a set-making Decktet game for 2 or more players
A double Decktet (two Decktets shuffled together) improves the game considerably, and is nearly required with more than two players. For six players, a triple Decktet may be used.
Overview: You bind sets or straights by playing the cards face up in front of you on your turn. The aim is to score points by binding as many cards as possible and having as few cards as possible left over when the hand ends.
There are two discard piles: The Ace Pile (the discard pile for aces) and the Discard Cue (the discard pile for number cards and crowns). The top card of the Ace Pile determines which straights may be bound. The Discard Cue is used as a draw pile, and players may draw as many cards as they want from the top of the stack. Cards in the Discard Cue should be set at a slight offset, so that players can see its entire contents.
Each player is dealt a hand of ten cards. The dealer then deals one card face up. If the face up card is an ace, then that card starts the Ace Pile and the dealer continues to turn cards until there is a non-ace to start the Discard Cue.
Play begins on the dealer's left.
On your turn, you draw, bind sets (if possible), and discard.
Draw: You may take the top card of the deck or any number of cards from the top of the Discard Cue. You may not draw from both on a single turn.
If you draw from the Discard Cue, you may take as few as one card as many as all the cards in the stack. However, you cannot take a card from the Discard Cue without taking every card on top of it.
Bind: If you have sets, complete straights, or partial straights in your hand, you may bind them by placing the cards on the table in front of you. You may bind any number of cards, but you are not required to bind cards on your turn.
A set is a group of three or more cards that have one of each suit between them without duplication. A set must have one and only one instance of each suit.
A complete straight is three or more cards in rank order that share a suit symbol. In order to bind a straight, the suit of straight must match the top card of the Ace Pile. If another Ace is discarded later, a straight that was already bound remains bound. If the Ace pile has no cards in it, you may not yet bind any straights.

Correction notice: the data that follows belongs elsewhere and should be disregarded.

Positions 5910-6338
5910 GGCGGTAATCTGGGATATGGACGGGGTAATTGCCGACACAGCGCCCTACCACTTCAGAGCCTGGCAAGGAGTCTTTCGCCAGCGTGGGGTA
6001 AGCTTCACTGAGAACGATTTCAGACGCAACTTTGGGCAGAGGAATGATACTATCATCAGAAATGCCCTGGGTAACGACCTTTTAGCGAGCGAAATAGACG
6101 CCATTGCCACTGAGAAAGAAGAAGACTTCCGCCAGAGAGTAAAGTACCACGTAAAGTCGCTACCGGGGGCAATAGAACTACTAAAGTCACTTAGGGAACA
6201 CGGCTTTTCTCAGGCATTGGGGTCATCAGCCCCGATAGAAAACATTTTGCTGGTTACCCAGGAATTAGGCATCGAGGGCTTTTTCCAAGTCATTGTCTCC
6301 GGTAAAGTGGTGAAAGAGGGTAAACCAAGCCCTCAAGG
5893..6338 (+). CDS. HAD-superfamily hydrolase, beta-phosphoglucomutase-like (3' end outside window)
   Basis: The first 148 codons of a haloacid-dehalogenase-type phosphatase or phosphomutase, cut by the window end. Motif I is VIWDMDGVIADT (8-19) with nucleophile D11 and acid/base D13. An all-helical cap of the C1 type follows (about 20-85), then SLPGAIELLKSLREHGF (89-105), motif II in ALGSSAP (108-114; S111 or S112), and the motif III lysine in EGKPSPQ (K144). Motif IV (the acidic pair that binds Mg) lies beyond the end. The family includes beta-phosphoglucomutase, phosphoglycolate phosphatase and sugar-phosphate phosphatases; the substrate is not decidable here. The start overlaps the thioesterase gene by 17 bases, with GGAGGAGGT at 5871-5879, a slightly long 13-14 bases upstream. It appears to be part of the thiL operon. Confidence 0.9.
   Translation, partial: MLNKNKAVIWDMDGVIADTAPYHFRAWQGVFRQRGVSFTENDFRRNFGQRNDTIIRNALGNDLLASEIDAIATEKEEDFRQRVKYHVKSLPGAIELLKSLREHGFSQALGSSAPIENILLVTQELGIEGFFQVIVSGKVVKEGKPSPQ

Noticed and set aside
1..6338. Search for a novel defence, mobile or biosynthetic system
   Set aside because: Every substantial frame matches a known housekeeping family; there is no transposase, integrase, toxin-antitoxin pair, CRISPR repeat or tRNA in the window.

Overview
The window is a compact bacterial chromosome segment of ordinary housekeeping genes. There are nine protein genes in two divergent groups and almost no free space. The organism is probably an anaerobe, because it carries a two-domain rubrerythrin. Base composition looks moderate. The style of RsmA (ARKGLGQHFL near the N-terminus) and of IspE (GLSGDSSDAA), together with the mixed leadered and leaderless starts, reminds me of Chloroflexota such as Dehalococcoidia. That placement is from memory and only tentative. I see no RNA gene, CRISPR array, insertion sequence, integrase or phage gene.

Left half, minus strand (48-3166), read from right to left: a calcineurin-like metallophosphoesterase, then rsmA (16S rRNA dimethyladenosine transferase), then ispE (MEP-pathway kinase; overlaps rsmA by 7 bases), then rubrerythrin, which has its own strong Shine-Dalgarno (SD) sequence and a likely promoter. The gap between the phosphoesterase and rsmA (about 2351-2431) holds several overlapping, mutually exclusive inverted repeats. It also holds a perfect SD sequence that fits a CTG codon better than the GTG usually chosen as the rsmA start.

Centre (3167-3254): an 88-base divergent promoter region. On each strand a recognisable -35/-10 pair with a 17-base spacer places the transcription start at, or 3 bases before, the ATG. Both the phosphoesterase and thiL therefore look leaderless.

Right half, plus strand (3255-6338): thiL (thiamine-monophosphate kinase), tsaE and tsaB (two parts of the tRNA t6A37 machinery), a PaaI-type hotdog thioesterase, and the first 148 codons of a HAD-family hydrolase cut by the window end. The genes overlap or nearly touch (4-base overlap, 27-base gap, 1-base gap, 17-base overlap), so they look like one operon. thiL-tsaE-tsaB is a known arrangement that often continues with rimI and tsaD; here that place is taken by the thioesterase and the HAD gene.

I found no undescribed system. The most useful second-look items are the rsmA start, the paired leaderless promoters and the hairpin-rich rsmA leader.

For the purpose of straight order, Aces are before 2s; Crowns are after 9s.
A partial straight is one or two cards that can combine with cards already on the table to form a complete straight. Cards that are bound in sets may be used for this purpose, as can straights already bound. You may even use cards that were previously bound by other players. When you bind a partial straight, the partial straight goes in front of you; the cards you are using for the combination remain in front of the player who bound them.
All cards in a partial straight must match the suit of the top card of the Ace Pile.
You may not use just part of a bound straight to make a partial straight.
Example: There is a bound 4-5-6. You may play a 3 or 7 of the same suit as a partial straight. You may not play another 6 using the 4-5, however; they cannot be used apart from the entire sequence 4-5-6.
Discard: If you have any cards remaining, you must discard one. Aces are discarded in the Ace Pile. Any other card is added to the Discard Cue.
End of the hand
When a player has run out of cards, either by binding their last card or by discarding their last card, the hand is over.
If a player runs out of cards on their first turn, before every player has gotten a turn, remaining players may bind any set or straights in their hand. After the first turn, you're stuck with whatever is in your hand.
Scoring: You earn points for bound cards, and lose points for any unbound cards remaining in your hand at the end. Aces and Crowns are worth 1 point each; number cards are worth 2 points each regardless of rank. It is possible to have a negative score for the hand, if you have fewer bound points than unbound points.
With multiple rounds, play continues until one player reaches a target score. 50 is good for a short game; 100 for a longer game.
The extended deck
If you want to spice up the game, you can add the Pawns. The Excuse does not have a use in Bharg Deluxe.
Pawns: Pawns contribute all three of their suits to a set. If Pawns are in play, they are between 9s and Crowns for the purpose of straights; 8-9-Crown is not a straight without the intervening Pawn. Pawns are worth 3 points each at the end of the hand.
Original design: Cristyn Magnus
Playtesting: P.D. Magnus
As Bharg is to Gin, Bharg Deluxe is to 500 Rum.
The Decktet is ©2008-10 P.D. Magnus. Some rights reserved. The contents of this page and a version of the deck are offered as open content under a Creative Commons Attribution NonCommercial ShareAlike 3.0 License. Permissions beyond the scope of this license may be negotiated.